The Symphony And The Serpent

"Douglas Yeo has become the major public defender of the serpent. . ." The Boston Globe, April 17, 1998.

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    Douglas Yeo (with serpent) at the Metropolitan Museum of Art in May 2004.

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    Douglas Yeo at the Boston Museum of Fine Arts in 2002.

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    Douglas Yeo at the Boston Museum of Fine Arts in 2002.

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    Douglas Yeo (with serpent) at the Metropolitan Museum of Art in May 2004.

Event Information

The Terre Haute Symphony and the Serpent, with soloist Douglas Yeo

Conducted by David Bowden. Concert includes ”The Hungarian March” by Berlioz, Serpent Concerto by Simon Proctor and Gustav Mahler's powerful Symphony No. 5.


Indiana State University's Tilson Auditorium, Terre Haute, IN

Saturday, September 25, 2010, 7:30 pm

The Terre Haute Symphony, conducted by David Bowden, opens their 2010-2011 season with a march by Hector Berlioz, the powerful symphony No. 5 by Gustav Mahler, and a concerto for an arcane instrument, the serpent.

Douglas Yeo is the Boston Symphony’s bass trombonist and serpent soloist. From the picture, you’ll surely agree that there is no instrument that better lives up to its name. It really does look like as if Yeo has a big lapful of snake, and that he’s blowing into its tail.

An Old Manuscript Brings On A New Instrument

Yeo’s fascination with the serpent began when he was looking over the score for a recently rediscovered Messe Solennelle by Berlioz. He noticed a part for an instrument called the serpent, and was fascinated. Although Yeo had never played the instrument, once he found one he went right ahead and bought it.

There were plenty of technical difficulties. “What you have is an eight foot tube with six finger holes,” Yeo explains. “The holes simply correspond to places that a human hand can reach, not to any coherent acoustic locations. You pretty much have to control pitch with your lip.”

Not Everyone Shared His Fascination

Despite the problems, Yeo was taken with the serpent and its challenges. “I went to the orchestra manager and told him that I wanted to play it in the concert. At first he was pretty resistant. I did have to audition it for our conductor, Seiji Ozawa. He liked the sound and we did perform the Berlioz with the instrument.”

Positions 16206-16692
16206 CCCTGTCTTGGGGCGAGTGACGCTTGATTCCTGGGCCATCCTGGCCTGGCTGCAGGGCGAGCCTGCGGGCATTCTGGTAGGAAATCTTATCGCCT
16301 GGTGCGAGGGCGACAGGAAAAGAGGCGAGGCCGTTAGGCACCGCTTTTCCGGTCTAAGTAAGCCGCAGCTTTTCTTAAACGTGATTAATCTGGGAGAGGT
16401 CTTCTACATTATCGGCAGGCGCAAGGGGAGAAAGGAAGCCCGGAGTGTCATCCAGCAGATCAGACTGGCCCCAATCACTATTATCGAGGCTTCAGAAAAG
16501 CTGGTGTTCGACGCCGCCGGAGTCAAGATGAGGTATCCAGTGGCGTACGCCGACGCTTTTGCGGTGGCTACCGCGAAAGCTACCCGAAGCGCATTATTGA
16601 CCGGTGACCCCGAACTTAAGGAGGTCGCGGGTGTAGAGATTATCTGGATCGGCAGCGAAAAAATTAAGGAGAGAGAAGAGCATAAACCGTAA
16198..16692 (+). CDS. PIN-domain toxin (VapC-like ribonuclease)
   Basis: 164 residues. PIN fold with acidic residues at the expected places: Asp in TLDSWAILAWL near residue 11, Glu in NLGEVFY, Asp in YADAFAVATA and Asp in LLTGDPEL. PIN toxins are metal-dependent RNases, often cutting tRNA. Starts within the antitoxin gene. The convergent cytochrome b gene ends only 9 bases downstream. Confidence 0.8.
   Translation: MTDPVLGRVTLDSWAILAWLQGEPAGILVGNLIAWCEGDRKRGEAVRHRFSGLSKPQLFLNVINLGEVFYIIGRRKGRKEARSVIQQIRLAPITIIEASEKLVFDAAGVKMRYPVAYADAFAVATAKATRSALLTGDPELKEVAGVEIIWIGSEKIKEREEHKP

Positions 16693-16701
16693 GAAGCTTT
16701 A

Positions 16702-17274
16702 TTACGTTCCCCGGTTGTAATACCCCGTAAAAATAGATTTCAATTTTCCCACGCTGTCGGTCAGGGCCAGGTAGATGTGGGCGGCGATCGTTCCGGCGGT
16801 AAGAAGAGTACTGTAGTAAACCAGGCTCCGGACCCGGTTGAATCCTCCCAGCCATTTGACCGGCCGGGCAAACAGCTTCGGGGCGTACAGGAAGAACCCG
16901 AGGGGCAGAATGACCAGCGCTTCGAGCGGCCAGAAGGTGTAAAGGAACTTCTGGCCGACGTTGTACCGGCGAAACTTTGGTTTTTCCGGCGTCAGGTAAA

Since then, in addition to his regular duties as symphony bass trombonist, Yeo has become a bit of an evangelist for the serpent, playing it with early music groups and ensembles. He’s even written a journal article about the novelist Thomas Hardy’s fascination with the instrument.

Music from days gone by is not the only repertoire for the serpent. The British composer Simon Proctor composed a Serpent Concerto for the First International Serpent Festival in 1989.

The Old Music Was Hard, And The New Music…

“Every one agreed it was darned near impossible to play,” Yeo says. But in the late nineties, Yeo took it up for a performance with the Boston Pops. “It was very successful, and I’ve gone on to play it with a number of different orchestras. I’m looking forward to adding the Terre Haute Symphony to the list.”

External Links

  • Visit the section of Douglas Yeo’s website devoted to the serpent, Tempted by a Serpent.
  • Take a look at the Serpent Website, a site devoted to “one of the most improbable instruments ever devised.”
George Walker

After completing an M.A.T. degree in English at Indiana University, George Walker began announcing for WFIU in 1967. Along with regularly hosting classical music shows, he interviews artists and reviews plays and operas.

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